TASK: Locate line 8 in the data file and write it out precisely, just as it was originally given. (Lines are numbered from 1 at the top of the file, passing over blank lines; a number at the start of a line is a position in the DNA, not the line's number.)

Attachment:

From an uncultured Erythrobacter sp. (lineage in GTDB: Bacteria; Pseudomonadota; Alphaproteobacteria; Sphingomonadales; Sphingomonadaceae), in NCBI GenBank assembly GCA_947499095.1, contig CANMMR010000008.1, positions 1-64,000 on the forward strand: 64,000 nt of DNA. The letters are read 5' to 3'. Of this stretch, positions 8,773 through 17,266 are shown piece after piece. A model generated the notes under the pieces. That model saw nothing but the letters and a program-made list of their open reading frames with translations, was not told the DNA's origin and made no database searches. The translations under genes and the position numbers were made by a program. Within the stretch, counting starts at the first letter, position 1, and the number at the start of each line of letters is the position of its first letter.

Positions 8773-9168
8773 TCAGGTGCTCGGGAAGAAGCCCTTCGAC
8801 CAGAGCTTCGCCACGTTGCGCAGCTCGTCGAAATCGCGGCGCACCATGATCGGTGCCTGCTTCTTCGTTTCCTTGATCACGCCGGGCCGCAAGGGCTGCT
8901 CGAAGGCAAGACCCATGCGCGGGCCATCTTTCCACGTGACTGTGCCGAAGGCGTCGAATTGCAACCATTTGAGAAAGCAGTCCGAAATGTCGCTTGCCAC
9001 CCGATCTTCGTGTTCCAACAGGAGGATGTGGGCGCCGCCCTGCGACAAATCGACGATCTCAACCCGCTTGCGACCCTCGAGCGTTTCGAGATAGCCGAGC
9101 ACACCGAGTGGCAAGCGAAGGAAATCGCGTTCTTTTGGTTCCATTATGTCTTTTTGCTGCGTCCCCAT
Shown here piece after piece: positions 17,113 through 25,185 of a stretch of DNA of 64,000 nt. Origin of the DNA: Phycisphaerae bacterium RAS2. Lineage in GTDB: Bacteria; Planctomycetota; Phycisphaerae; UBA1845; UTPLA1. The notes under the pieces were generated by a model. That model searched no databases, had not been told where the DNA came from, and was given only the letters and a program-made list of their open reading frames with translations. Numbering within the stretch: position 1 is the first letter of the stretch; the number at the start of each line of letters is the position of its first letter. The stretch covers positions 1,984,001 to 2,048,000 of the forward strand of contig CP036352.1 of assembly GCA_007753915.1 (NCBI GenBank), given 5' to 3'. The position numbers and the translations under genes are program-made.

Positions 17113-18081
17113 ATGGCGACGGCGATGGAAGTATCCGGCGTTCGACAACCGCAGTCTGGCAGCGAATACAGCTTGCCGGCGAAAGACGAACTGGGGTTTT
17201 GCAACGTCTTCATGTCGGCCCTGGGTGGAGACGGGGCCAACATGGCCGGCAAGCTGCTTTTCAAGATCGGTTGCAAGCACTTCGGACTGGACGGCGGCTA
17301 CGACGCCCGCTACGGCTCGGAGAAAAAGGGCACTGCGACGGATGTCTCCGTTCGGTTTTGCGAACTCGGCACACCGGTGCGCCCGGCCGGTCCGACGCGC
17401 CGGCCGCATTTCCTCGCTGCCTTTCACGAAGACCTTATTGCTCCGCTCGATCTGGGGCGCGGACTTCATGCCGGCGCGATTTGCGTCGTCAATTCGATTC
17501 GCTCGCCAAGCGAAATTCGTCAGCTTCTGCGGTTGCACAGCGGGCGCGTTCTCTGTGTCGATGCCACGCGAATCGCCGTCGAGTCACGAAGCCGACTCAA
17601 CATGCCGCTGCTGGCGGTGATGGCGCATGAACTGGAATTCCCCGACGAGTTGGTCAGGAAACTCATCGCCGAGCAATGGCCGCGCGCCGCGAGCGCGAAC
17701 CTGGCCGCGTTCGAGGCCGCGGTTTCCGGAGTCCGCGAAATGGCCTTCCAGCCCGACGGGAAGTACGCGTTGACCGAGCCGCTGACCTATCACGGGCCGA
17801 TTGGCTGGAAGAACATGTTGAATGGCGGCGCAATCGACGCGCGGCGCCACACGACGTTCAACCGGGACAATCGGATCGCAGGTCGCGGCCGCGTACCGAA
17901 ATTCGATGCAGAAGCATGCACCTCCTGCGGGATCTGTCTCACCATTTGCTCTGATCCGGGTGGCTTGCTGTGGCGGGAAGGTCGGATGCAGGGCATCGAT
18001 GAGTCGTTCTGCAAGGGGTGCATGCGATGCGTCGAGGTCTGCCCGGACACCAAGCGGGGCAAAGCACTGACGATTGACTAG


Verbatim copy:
Shown here piece after piece: positions 17,113 through 25,185 of a stretch of DNA of 64,000 nt. Origin of the DNA: Phycisphaerae bacterium RAS2. Lineage in GTDB: Bacteria; Planctomycetota; Phycisphaerae; UBA1845; UTPLA1. The notes under the pieces were generated by a model. That model searched no databases, had not been told where the DNA came from, and was given only the letters and a program-made list of their open reading frames with translations. Numbering within the stretch: position 1 is the first letter of the stretch; the number at the start of each line of letters is the position of its first letter. The stretch covers positions 1,984,001 to 2,048,000 of the forward strand of contig CP036352.1 of assembly GCA_007753915.1 (NCBI GenBank), given 5' to 3'. The position numbers and the translations under genes are program-made.